The 1940 Census finds the family living at 1719 Chestnut Street, Terre Haute. Because they are living at the “same place” as in 1935, it appears that they moved up Chestnut Street and didn’t have the street renumbered. 
Their oldest daughter is listed in the 1940 Census as “Penny” and not Pansy. She is 17 years old and attending high school.
Bert Junior is 15 years old and also attending high school.
The twins, Helen & Hugh, are 13-years-old and are attending grade school (7th grade)
Finally, 11-year-old John is in the 5th grade.[x]
Sometime in the 1940’s the Roberts’ moved to the Detroit, Michigan area.  Essie’s husband, Bert, died in a fiery motor vehicle accident in 1949.

Essie lived Ferndale (Oakland County, Michigan) sometime before 1982 when she died at Mount Clemens, Macomb County, Michigan.[xi]

Further Research

The name, birth, & death of the child born before 1900 that died.
   Ada Barnes was born on 21 March 1898 and died on 19 December 1899.
The name, birth, & death of the child born between 1900 and 1910 that died.
   Nelson Barns was born on 14 April 1901 and died 22 November 1902.
Trace Essie oldest daughter’s name from Pansy to Penny and determine what her name actually was. It may also give insight into Essie’s middle name of Pansy.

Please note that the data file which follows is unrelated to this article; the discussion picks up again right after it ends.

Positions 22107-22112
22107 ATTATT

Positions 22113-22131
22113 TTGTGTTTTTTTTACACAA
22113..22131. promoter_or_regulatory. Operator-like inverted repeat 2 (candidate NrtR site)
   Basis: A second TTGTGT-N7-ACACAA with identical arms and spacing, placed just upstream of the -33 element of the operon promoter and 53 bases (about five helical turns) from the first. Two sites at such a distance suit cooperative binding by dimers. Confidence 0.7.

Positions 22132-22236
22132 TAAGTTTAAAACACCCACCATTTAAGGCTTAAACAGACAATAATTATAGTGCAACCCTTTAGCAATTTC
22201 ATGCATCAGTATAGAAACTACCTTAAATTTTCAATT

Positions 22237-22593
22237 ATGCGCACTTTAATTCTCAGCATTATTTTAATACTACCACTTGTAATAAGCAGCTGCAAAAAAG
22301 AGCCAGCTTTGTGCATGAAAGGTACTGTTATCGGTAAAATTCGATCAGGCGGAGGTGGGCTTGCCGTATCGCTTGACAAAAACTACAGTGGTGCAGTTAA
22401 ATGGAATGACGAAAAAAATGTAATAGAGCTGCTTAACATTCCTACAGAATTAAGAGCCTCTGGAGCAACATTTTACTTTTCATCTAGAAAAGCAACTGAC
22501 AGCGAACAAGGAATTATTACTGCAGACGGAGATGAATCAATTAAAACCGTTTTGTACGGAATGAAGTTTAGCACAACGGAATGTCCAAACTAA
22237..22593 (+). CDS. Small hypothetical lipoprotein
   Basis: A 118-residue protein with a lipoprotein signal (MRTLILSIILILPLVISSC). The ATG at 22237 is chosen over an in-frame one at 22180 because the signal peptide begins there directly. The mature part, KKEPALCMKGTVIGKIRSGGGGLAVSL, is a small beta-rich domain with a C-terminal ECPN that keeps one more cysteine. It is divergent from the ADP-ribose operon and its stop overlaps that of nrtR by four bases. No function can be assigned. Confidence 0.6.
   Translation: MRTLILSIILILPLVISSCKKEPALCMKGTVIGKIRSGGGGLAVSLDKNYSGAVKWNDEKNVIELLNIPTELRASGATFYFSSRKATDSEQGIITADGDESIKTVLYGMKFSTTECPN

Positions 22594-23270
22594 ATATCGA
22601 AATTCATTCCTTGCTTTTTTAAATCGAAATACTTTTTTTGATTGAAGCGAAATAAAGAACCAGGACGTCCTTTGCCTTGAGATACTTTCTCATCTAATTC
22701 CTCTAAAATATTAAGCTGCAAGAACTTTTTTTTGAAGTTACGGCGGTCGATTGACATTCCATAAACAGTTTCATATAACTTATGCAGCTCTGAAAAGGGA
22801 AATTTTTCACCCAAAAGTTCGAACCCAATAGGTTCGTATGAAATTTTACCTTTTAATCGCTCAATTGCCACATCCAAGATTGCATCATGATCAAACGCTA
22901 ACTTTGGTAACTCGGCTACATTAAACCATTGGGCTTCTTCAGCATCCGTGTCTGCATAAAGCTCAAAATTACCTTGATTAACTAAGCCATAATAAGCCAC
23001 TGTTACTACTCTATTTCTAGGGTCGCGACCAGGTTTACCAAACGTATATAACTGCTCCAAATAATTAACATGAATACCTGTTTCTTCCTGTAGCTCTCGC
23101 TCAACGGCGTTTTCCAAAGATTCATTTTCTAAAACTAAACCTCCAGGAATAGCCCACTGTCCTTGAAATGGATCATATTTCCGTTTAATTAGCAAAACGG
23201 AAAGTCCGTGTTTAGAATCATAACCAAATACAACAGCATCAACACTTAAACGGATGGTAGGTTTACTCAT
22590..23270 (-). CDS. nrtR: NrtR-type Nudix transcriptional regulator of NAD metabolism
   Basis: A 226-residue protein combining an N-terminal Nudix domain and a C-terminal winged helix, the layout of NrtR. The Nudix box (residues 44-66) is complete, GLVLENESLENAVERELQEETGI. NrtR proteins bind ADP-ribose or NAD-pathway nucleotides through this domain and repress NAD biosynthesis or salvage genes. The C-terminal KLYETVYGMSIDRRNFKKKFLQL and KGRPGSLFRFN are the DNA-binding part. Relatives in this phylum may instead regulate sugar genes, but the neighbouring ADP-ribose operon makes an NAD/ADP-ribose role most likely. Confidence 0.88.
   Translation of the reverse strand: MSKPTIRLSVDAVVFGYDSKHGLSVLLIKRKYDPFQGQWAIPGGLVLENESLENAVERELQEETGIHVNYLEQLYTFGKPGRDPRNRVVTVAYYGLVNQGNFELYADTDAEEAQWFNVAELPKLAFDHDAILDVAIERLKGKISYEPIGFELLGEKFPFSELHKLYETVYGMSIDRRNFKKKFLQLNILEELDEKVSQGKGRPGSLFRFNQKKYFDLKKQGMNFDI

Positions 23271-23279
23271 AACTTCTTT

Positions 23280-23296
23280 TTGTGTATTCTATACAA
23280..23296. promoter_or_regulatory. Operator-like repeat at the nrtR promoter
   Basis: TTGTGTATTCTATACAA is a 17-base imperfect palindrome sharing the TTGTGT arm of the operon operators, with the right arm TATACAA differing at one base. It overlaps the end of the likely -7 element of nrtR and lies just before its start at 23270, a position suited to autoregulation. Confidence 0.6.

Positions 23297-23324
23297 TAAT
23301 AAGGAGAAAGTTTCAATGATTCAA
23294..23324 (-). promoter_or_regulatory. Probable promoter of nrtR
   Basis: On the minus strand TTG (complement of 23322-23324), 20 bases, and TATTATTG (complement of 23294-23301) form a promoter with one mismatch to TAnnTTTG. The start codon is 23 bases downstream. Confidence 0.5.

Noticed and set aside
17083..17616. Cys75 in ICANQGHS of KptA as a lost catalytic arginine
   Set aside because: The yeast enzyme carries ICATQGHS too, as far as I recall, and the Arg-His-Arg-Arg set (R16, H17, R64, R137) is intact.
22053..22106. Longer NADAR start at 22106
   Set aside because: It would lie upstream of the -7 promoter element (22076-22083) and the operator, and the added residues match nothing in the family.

Trace the children of Bert & Essie through the school system.

Endnotes
[i] Sources: Indiana Marriages, 1811-2007 – Family Search (Other) – 1930 Census / Indiana, Vigo, Terre Haute, Page 9A – Bert A Roberts – Ancestry (Other) – 1940 Census / Terre Haute, Vigo Indiana – Bert Roberts – Ancestry.com  (Other) – 1910 Census / Indiana, Sullivan, Turman, District 178, Page 8A – Joel C Barnes – Ancestry.Com (Digitizing) – 1920 Census / Indiana, Sullivan, Turman, District 0270, Sheet 1B – Ancestry.Com (Digitizing) – U.S., Social Security Death Index, 1935-2014 / Essie Roberts – 384-20-4983 – Ancestry (Other) – Michigan Deaths, 1971-1996 / Essis P Roberts (1903-1982) – Ancestry (Internet)
[ii] Source: Michigan Deaths, 1971-1996 / Essis P Roberts (1903-1982) – Ancestry (Internet)
[iii] Source: 1900 Census, Indiana, Sullivan, Turman, ED 138, Sheet 7B – Joel C Barnes, Ancestry
[iv] Source: 1910 Census, Indiana, Sullivan, Turman, District 178, Page 8A – Joel C Barnes, Ancestry
[v] Source: 1920 Census / Indiana, Sullivan, Turman, District 0270, Sheet 1B – Ancestry.com  (Digitizing)
[vi] Sources: Indiana Marriages, 1811-2007 – Family Search (Other) – 1930 Census / Indiana, Vigo, Terre Haute, Page 9A – Bert A Roberts – Ancestry (Other)
[vii] Source: 1930 Census / Indiana, Vigo, Terre Haute, Page 9A – Bert A Roberts – Ancestry (Other)
[viii] Source: U.S. City Directories, 1822-1995 / 1934 – Terre Haute, Indiana – Bert A Roberts. – Ancestry (Other)